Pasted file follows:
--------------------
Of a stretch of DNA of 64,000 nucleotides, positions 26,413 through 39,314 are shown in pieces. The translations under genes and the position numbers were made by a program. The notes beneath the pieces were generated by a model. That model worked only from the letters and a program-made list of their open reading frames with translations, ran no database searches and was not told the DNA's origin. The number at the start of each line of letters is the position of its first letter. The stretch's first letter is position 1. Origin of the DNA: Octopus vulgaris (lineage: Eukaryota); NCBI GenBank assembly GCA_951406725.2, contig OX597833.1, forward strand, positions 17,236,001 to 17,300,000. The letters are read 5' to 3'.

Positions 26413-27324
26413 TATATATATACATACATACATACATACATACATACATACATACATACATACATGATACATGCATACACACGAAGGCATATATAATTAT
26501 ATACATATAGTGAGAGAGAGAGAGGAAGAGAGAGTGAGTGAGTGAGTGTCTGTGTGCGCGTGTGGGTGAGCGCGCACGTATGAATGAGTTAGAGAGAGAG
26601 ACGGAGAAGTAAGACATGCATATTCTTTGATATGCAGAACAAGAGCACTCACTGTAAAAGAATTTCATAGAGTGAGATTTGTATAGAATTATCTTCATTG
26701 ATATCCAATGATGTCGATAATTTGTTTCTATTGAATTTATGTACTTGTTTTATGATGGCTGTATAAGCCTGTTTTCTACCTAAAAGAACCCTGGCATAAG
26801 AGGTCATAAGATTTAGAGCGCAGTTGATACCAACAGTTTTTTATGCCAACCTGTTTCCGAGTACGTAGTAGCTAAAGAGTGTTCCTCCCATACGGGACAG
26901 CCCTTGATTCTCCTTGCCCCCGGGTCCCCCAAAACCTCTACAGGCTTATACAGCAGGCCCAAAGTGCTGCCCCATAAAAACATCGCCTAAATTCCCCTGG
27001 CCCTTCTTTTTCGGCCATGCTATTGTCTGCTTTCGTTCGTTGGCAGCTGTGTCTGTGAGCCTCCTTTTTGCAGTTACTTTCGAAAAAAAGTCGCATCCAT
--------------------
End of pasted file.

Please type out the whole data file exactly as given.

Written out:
Of a stretch of DNA of 64,000 nucleotides, positions 26,413 through 39,314 are shown in pieces. The translations under genes and the position numbers were made by a program. The notes beneath the pieces were generated by a model. That model worked only from the letters and a program-made list of their open reading frames with translations, ran no database searches and was not told the DNA's origin. The number at the start of each line of letters is the position of its first letter. The stretch's first letter is position 1. Origin of the DNA: Octopus vulgaris (lineage: Eukaryota); NCBI GenBank assembly GCA_951406725.2, contig OX597833.1, forward strand, positions 17,236,001 to 17,300,000. The letters are read 5' to 3'.

Positions 26413-27324
26413 TATATATATACATACATACATACATACATACATACATACATACATACATACATGATACATGCATACACACGAAGGCATATATAATTAT
26501 ATACATATAGTGAGAGAGAGAGAGGAAGAGAGAGTGAGTGAGTGAGTGTCTGTGTGCGCGTGTGGGTGAGCGCGCACGTATGAATGAGTTAGAGAGAGAG
26601 ACGGAGAAGTAAGACATGCATATTCTTTGATATGCAGAACAAGAGCACTCACTGTAAAAGAATTTCATAGAGTGAGATTTGTATAGAATTATCTTCATTG
26701 ATATCCAATGATGTCGATAATTTGTTTCTATTGAATTTATGTACTTGTTTTATGATGGCTGTATAAGCCTGTTTTCTACCTAAAAGAACCCTGGCATAAG
26801 AGGTCATAAGATTTAGAGCGCAGTTGATACCAACAGTTTTTTATGCCAACCTGTTTCCGAGTACGTAGTAGCTAAAGAGTGTTCCTCCCATACGGGACAG
26901 CCCTTGATTCTCCTTGCCCCCGGGTCCCCCAAAACCTCTACAGGCTTATACAGCAGGCCCAAAGTGCTGCCCCATAAAAACATCGCCTAAATTCCCCTGG
27001 CCCTTCTTTTTCGGCCATGCTATTGTCTGCTTTCGTTCGTTGGCAGCTGTGTCTGTGAGCCTCCTTTTTGCAGTTACTTTCGAAAAAAAGTCGCATCCAT